6. The New Testament will later reflect on this story and on the dynamics of sin. A book called James says, "Let no one say when he or she is tempted, 'God is tempting me.' God is not tempted with evil, nor does he tempt anyone. Each person is tempted when they are carried away and enticed by their own desire. Then when desire has conceived, it gives birth to sin. And sin, when it is finished, brings forth death" (Jas. 1:13-15).

All the human beings who have lived ever since, except for Jesus, have repeated the same failure as Adam and Eve. A New Testament writer named Paul writes, "All have sinned and are lacking the glory of God," just as Adam and Eve fell from the glorious place that God had given them. The words of Paul echo through our lives: "Death passed to every human being, because everyone sins" (Rom. 5:12).

A New Testament book named Hebrews echoes our current failure to achieve Psalm 8 when it says, "We do not see everything under humanity's feet at present" (Heb. 2:8).

Friday, September 15, 2017

Friday Science: Let There Be Space 1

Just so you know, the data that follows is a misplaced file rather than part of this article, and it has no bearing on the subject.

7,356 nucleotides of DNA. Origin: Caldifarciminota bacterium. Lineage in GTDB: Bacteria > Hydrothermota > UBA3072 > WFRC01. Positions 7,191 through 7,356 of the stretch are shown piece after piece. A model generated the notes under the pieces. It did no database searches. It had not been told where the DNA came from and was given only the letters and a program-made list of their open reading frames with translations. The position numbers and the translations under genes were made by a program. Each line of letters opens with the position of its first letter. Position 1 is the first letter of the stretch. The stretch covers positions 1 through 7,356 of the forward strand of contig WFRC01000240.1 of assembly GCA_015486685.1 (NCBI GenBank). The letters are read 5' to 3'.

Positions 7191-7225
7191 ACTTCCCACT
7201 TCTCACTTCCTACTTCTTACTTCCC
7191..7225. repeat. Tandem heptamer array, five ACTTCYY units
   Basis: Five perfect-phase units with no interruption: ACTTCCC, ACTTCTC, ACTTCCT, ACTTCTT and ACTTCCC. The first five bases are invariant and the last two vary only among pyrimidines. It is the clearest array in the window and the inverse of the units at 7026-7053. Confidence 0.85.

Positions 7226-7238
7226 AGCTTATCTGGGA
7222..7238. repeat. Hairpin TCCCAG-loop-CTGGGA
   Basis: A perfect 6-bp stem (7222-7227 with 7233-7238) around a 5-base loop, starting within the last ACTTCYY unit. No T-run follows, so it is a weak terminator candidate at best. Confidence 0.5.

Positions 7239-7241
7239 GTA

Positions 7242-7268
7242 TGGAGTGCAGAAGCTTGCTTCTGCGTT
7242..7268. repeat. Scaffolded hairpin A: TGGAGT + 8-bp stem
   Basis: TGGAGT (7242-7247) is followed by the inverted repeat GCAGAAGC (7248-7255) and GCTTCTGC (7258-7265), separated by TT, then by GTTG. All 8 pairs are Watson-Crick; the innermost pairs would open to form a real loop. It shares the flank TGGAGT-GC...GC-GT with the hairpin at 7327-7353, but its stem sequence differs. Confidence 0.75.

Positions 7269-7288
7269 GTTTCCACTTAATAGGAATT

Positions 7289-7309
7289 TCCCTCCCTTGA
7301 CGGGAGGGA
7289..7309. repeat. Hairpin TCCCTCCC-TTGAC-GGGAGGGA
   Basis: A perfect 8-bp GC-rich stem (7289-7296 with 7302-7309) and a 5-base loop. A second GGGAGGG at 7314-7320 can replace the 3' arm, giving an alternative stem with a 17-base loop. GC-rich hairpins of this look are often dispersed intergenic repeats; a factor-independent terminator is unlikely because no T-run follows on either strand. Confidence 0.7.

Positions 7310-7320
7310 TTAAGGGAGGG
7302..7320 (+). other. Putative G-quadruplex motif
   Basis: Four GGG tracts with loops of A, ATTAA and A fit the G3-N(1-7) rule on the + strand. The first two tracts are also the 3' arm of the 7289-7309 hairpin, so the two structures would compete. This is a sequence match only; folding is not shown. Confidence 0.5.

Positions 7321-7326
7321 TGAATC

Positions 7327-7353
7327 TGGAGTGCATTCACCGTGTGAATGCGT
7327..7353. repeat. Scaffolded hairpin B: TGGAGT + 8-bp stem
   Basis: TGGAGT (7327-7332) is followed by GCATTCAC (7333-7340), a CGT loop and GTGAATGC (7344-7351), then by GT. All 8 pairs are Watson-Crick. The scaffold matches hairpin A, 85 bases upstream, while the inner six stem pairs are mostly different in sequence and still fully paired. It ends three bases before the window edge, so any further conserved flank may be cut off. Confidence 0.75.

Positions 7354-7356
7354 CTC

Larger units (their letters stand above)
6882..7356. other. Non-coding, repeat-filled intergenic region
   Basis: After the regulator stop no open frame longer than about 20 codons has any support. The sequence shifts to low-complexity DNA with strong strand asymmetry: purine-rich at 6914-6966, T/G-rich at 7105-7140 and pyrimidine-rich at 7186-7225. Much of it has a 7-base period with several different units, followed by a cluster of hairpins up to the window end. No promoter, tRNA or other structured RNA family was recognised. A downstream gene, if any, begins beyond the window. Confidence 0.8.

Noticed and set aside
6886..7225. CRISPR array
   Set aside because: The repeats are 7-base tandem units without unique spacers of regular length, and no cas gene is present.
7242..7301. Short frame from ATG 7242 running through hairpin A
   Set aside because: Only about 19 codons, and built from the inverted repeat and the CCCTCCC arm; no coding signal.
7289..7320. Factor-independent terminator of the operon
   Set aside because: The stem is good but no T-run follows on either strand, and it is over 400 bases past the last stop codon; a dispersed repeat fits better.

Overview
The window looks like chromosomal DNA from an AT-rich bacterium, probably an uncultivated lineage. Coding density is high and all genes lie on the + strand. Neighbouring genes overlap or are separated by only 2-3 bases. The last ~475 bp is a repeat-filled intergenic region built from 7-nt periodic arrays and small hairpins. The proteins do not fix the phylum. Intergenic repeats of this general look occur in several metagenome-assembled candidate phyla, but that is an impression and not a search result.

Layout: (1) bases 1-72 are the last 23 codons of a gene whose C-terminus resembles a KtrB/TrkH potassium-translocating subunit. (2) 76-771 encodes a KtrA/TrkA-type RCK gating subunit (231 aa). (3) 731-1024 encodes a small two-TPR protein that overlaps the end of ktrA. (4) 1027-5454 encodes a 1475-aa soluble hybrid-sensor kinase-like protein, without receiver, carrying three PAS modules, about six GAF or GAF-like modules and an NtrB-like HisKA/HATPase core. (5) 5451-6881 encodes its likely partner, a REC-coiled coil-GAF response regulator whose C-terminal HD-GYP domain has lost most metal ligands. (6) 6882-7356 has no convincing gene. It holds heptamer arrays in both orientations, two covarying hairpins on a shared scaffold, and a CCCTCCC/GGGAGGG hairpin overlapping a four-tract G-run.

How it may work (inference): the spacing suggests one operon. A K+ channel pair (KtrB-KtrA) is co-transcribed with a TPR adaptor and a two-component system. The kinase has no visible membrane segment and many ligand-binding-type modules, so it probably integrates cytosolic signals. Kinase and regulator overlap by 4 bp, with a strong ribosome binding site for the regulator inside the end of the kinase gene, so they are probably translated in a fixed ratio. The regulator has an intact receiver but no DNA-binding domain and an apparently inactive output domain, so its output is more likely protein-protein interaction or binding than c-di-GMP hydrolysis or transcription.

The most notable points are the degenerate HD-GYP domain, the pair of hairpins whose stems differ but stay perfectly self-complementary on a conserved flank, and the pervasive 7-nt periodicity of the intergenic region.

"In the beginning, GOD created space and matter. And the matter was formless and unconnected and there was darkness over the face of the soup. And the Spirit of God moved throughout the face of the chaos. Then God said, 'Let there be photons,' and the cosmic background radiation was released. And God saw the light, that it was good." Genesis 1:1-4

1. In the beginning, GOD created space and matter. YHWH said, "Let there be space." And there was space. And the LORD saw the space, that it was good.

God created the smallest cloud of possibilities within a framework of certainties. God created that smallest of nothings with everything in it, and delighted to watch it enfold.

"Before" that moment, there was nothing. There was God of course. "Where" God was--we have no point of reference to say. "When" God was--we have no categories to express. We have no point of reference even to understand these questions.

And when we say there was nothing "here," we mean there was not even emptiness. There was not even zero. There was no space. There was only empty set, which is different than zero. Empty set does not even have zero in it.

We often assume, unknowingly, that God has to follow the constraints of this universe. We think God has to follow our understanding of logic. We act like YHWH had to learn math in universe school just like everyone else.

But God invented our math. YHWH invented our logic. It is difficult for us to imagine how 1 + 1 could not equal 2. It is difficult for us to imagine a world where the syllogism does not work.